in progress edited by Daniel
Department of Adult Education, Community Development and Counselling Psychology,
The Ontario Institute for Studies in Education of the University of Toronto (OISE/UT)
After studying the American education system, the National Commission on Excellence in Education published an alarming federal report entitled A Nation at Risk in April 1983. This report claimed that American "students were not studying the right subjects, were not working hard enough, and were not learning enough. Their schools suffered from slack and uneven standards. Many of their teachers were ill-prepared" (Finn, p. 17). This report also warned that "our social structure would crack, our culture erode, our economy totter, [and] our national defenses weaken" (Ibid, p.17) if the United States did not make immediate attempts to remedy the situation by finding a cure for our fatally-ill education system.
A Nation at Risk was an important landmark in the history of school reform in the United States. Because of its sobering and grim prediction that America would soon be engulfed by a "rising tide of mediocrity in elementary and secondary school" (Kantrowitz et al, p. 46), this report was a forceful call for major changes in public education. Since the publication of A Nation at Risk, education has become a permanent issue on the national agenda, rather than just a local and state issue. Two presidents have made "educational excellence" a major part of their campaigns. "The business community, weary of having to run its own remedial programs, [has also] joined the crusade for a better-trained work force to compete in a global economy" (Ibid, p.46). On the local level, many states and districts have raised academic standards and instituted new testing programs. Others have enacted comprehensive education-reform legislation, which add to graduation requirements, decrease the average class size, require teachers to take literacy exams, require students to pass standardized tests, redesign teacher-licensing requirements, and much more (Finn, 1989). Raising teacher salaries and increasing the average per-pupil expenditure were also results of the awareness and concern for the poor state of American public education brought on by A Nation at Risk. A Nation at Risk was a key catalyst for nation-wide education reform.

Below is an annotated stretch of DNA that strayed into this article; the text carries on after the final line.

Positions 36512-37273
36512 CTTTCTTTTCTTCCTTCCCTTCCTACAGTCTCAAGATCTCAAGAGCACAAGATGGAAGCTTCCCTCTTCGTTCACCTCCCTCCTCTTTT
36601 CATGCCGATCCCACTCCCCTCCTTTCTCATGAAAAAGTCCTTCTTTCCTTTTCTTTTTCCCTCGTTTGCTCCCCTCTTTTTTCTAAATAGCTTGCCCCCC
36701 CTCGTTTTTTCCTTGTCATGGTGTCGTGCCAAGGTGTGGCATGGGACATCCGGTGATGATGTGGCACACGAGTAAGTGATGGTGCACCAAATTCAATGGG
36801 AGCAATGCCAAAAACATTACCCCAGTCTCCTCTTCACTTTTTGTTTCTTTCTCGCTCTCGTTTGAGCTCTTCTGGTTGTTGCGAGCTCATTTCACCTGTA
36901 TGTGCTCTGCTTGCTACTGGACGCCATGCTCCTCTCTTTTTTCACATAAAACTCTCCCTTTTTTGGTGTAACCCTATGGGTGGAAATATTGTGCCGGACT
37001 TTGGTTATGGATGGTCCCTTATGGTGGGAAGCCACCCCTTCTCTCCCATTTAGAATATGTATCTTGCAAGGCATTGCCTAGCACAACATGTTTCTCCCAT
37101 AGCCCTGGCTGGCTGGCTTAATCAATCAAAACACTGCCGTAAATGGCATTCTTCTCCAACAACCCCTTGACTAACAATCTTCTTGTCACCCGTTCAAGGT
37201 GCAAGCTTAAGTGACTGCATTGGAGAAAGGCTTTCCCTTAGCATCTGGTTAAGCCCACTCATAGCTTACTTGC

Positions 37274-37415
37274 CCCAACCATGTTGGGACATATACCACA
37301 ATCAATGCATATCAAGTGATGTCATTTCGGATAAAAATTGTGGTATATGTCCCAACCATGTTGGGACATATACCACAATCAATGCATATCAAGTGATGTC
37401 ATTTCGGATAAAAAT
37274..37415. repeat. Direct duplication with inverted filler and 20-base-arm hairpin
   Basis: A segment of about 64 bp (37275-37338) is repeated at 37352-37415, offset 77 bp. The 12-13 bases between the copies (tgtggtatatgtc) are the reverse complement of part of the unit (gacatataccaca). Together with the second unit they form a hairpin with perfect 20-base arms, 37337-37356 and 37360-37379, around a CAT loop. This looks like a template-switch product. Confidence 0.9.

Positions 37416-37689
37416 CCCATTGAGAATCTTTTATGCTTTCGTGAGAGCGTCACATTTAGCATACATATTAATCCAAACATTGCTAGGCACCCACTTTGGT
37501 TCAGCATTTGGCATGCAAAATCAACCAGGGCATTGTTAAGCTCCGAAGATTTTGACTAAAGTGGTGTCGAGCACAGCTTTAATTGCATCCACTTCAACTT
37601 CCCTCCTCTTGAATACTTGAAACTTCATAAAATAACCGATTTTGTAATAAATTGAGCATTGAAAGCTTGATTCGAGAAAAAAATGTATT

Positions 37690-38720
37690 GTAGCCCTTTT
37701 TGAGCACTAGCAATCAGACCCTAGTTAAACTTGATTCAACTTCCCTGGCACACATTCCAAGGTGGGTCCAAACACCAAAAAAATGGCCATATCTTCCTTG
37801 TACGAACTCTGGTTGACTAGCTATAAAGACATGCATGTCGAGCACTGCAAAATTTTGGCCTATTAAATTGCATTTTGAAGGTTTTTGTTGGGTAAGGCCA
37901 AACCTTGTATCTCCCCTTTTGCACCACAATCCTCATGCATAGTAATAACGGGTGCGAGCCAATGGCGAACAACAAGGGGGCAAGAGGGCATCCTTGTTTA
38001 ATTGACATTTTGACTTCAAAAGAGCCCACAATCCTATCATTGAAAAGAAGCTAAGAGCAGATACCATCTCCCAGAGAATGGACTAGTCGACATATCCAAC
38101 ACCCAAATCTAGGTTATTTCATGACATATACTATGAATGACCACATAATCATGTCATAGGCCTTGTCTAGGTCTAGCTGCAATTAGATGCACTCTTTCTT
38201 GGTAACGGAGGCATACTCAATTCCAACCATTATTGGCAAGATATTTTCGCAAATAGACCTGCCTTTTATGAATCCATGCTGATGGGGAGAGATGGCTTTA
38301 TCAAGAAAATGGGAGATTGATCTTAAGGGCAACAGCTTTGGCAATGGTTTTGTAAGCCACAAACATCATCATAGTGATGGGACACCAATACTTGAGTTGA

The publication of A Nation at Risk led to an education reform wave known as the "excellence movement." Throughout the past century, continual school-bashing has also led to numerous education reform movements. For example, in the late 1970s, there was a smaller, but similar reform movement commonly known as "back-to-basics." During this time, evidence of illiterate high-school graduates became a source of alarm in the United States. As a result, some states adopted "minimum-competency laws and other measures designed to ensure that those getting diplomas from the public schools would possess at least rudimentary skills in the three R's" (Finn, p.17).
Whether the United States was suffering from economic difficulty or social unrest, schools were typically seen as scapegoats for all of the nation's problems. Blaming American public education was a widespread practice, especially during the second half of the century. School-bashing occurred during the 1960s and early 1970s due to social protest. During this time, the nation was overwhelmed by the civil rights movement, the Vietnam War, the anti-war movement, and the Watts riots. Because most of these protesters were college-aged individuals, schools were often blamed for the uprising of students and youth.
Also, because the United States felt it was falling behind in the space race during the post-Sputnik hysteria, another direct assault on American public education began. Watkins, the secretary of energy in 1990, demanded that our nation pick up "its bootstraps and find a new mechanism to obtain science and math literacy ... Education program are going to be a matter of mission" (Tanner, p.290). Public schools needed to be reformed drastically and give priority to the sciences and mathematics.
During the 1990s, an increase in drugs, street violence, gangs, and teenage pregnancies were also blamed on schools. The American public education system was not fulfilling all of its responsibilities. Rather than blame the federal government, the community, nor the family for these social and moral problems, the nation blamed schools for not educating youngsters and failing to keep youth off the streets. In the eyes of the nation, the schools were to be "raising" these children and young adults to be upstanding, moral, and productive members of society.
Finn, Chester E. Jr. "A Nation Still at Risk." Commentary, May 1989, 17-23
Kantrowitz, Barbara et al. "A Nation Still at Risk." Newsweek, April 19, 1993, 46-49.
Tanner, Daniel. "A Nation 'Truly' at Risk." Phi Delta Kappan, December 1993, 288-297.
Prepared by Elizabeth Vietvu (UCLA)
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